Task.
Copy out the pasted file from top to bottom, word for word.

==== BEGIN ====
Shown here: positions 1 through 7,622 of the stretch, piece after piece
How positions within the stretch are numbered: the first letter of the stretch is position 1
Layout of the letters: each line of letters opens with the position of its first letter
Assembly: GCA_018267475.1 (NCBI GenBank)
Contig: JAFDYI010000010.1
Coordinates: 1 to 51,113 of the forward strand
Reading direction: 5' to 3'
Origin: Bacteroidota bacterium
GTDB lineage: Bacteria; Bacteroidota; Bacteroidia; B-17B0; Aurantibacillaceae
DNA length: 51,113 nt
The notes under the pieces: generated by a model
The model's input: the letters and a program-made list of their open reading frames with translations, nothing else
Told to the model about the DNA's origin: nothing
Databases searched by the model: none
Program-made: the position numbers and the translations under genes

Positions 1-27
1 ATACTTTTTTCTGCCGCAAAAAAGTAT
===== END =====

Shown here: positions 1 through 7,622 of the stretch, piece after piece
How positions within the stretch are numbered: the first letter of the stretch is position 1
Layout of the letters: each line of letters opens with the position of its first letter
Assembly: GCA_018267475.1 (NCBI GenBank)
Contig: JAFDYI010000010.1
Coordinates: 1 to 51,113 of the forward strand
Reading direction: 5' to 3'
Origin: Bacteroidota bacterium
GTDB lineage: Bacteria; Bacteroidota; Bacteroidia; B-17B0; Aurantibacillaceae
DNA length: 51,113 nt
The notes under the pieces: generated by a model
The model's input: the letters and a program-made list of their open reading frames with translations, nothing else
Told to the model about the DNA's origin: nothing
Databases searched by the model: none
Program-made: the position numbers and the translations under genes

Positions 1-27
1 ATACTTTTTTCTGCCGCAAAAAAGTAT